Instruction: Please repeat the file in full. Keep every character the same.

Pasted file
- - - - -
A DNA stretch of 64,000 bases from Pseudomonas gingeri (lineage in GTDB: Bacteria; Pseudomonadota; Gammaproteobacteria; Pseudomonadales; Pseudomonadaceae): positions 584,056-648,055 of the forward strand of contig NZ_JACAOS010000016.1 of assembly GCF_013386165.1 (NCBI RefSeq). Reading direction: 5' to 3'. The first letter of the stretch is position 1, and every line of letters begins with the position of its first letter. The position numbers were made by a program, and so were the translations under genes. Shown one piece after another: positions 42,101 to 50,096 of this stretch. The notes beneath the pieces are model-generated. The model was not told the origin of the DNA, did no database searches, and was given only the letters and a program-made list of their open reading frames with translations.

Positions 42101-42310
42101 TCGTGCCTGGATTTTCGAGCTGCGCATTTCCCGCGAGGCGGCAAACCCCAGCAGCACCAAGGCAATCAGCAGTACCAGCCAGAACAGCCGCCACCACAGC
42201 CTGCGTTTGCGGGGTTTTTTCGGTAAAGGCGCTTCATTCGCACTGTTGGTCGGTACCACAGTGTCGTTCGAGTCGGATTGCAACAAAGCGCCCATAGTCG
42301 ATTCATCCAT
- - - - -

A DNA stretch of 64,000 bases from Pseudomonas gingeri (lineage in GTDB: Bacteria; Pseudomonadota; Gammaproteobacteria; Pseudomonadales; Pseudomonadaceae): positions 584,056-648,055 of the forward strand of contig NZ_JACAOS010000016.1 of assembly GCF_013386165.1 (NCBI RefSeq). Reading direction: 5' to 3'. The first letter of the stretch is position 1, and every line of letters begins with the position of its first letter. The position numbers were made by a program, and so were the translations under genes. Shown one piece after another: positions 42,101 to 50,096 of this stretch. The notes beneath the pieces are model-generated. The model was not told the origin of the DNA, did no database searches, and was given only the letters and a program-made list of their open reading frames with translations.

Positions 42101-42310
42101 TCGTGCCTGGATTTTCGAGCTGCGCATTTCCCGCGAGGCGGCAAACCCCAGCAGCACCAAGGCAATCAGCAGTACCAGCCAGAACAGCCGCCACCACAGC
42201 CTGCGTTTGCGGGGTTTTTTCGGTAAAGGCGCTTCATTCGCACTGTTGGTCGGTACCACAGTGTCGTTCGAGTCGGATTGCAACAAAGCGCCCATAGTCG
42301 ATTCATCCAT